Counseling exemption applies if your district needs an approved government counselor, though this is seldom the case with readily available online and phone counseling options.
There exist other legitimate methods to defer counseling:
Upon filing for bankruptcy, completing counseling within a 30-day is imperative. The court may grant an extension of 15 days upon request.
Circumstances may allow you to bypass bankruptcy credit counseling if the court establishes that:
Chapter 7 or Chapter 13 are individuals' most common types of bankruptcy. Deciding which chapter is best for you depends on your situation.
Often characterized as asset liquidation bankruptcy, Chapter 7 might entail selling your possessions to clear your debts. It's a prevalent selection among individuals needing more substantial assets and restricted income.
Chapter 13, the reorganization bankruptcy, lets you retain your belongings and property.
You must adhere to a debt repayment plan mandated by the court. This plan typically spans three to five years. However, fulfilling the repayment plan might result in the forfeiture of your assets and belongings.
Obtaining credit counseling is a necessity when you're applying for Chapter 7 or Chapter 13 bankruptcy. It is essential to select a counseling service authorized by the government.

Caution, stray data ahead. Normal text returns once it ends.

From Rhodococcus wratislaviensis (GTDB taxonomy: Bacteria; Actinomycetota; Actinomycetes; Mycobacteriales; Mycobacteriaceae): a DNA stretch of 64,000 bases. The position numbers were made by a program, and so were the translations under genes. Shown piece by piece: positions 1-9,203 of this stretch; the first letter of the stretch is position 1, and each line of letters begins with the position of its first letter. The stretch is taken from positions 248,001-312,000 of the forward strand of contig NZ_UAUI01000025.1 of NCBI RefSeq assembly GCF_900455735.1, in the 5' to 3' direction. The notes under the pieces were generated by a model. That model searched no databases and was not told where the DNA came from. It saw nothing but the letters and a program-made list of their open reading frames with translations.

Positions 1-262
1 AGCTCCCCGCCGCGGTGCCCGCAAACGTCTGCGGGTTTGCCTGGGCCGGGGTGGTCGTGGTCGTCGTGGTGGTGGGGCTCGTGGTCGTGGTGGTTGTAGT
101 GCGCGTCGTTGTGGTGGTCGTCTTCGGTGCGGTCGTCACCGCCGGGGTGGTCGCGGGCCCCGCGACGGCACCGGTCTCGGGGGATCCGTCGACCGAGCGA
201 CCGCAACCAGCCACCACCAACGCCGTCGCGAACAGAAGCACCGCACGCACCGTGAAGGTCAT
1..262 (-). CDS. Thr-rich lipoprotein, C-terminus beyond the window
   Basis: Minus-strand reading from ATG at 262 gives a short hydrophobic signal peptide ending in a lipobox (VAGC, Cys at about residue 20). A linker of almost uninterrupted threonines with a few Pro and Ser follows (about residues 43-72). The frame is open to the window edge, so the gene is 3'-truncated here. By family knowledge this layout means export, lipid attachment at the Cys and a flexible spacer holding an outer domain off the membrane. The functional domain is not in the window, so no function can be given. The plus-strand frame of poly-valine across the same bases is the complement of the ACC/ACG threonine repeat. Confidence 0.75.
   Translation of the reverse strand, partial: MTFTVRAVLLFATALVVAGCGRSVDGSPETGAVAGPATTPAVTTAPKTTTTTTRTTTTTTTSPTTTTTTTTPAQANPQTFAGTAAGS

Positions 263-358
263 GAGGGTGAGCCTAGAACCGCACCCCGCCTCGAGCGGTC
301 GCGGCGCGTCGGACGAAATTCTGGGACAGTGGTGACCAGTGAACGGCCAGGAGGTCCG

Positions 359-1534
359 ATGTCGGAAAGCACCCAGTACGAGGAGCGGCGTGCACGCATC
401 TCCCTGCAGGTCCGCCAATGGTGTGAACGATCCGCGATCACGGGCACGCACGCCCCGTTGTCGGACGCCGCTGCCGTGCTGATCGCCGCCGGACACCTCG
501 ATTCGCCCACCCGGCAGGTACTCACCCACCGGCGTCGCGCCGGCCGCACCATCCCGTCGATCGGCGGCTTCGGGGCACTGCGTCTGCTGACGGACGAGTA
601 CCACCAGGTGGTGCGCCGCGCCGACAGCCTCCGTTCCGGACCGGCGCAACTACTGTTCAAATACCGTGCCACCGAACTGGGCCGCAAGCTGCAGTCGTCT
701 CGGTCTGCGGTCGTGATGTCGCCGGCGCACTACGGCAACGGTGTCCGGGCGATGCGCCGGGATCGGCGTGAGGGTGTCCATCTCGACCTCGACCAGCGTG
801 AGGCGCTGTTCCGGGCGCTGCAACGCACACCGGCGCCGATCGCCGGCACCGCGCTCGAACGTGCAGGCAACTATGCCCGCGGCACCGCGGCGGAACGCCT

The decision to select a counseling provider lies with you. However, they can provide trusted suggestions if you have hired an attorney.
Counseling could guide you towards a preferable alternative to bankruptcy, especially if you carry debts that won't be discharged.
After counseling, you'll receive a completion certificate valid for 180 days. Ensure to apply for bankruptcy within this timeframe.
Indeed, bankruptcy can offer relief if you're under excessive debt. Yet, it's essential to bear in mind its negative impact on your credit score. This mark will stay on your credit report for 7 to 10 years post-filing. You'll need to work on credit restoration actively.
Hence, reforming your spending behaviors post-bankruptcy is critical to prevent plunging into deeper financial distress.
Monitor your expenditure rigorously. Establish a budget and initiate a savings account. As soon as it's feasible, consider making some financial investments.
Embrace the clean slate that bankruptcy provides and use it to your advantage.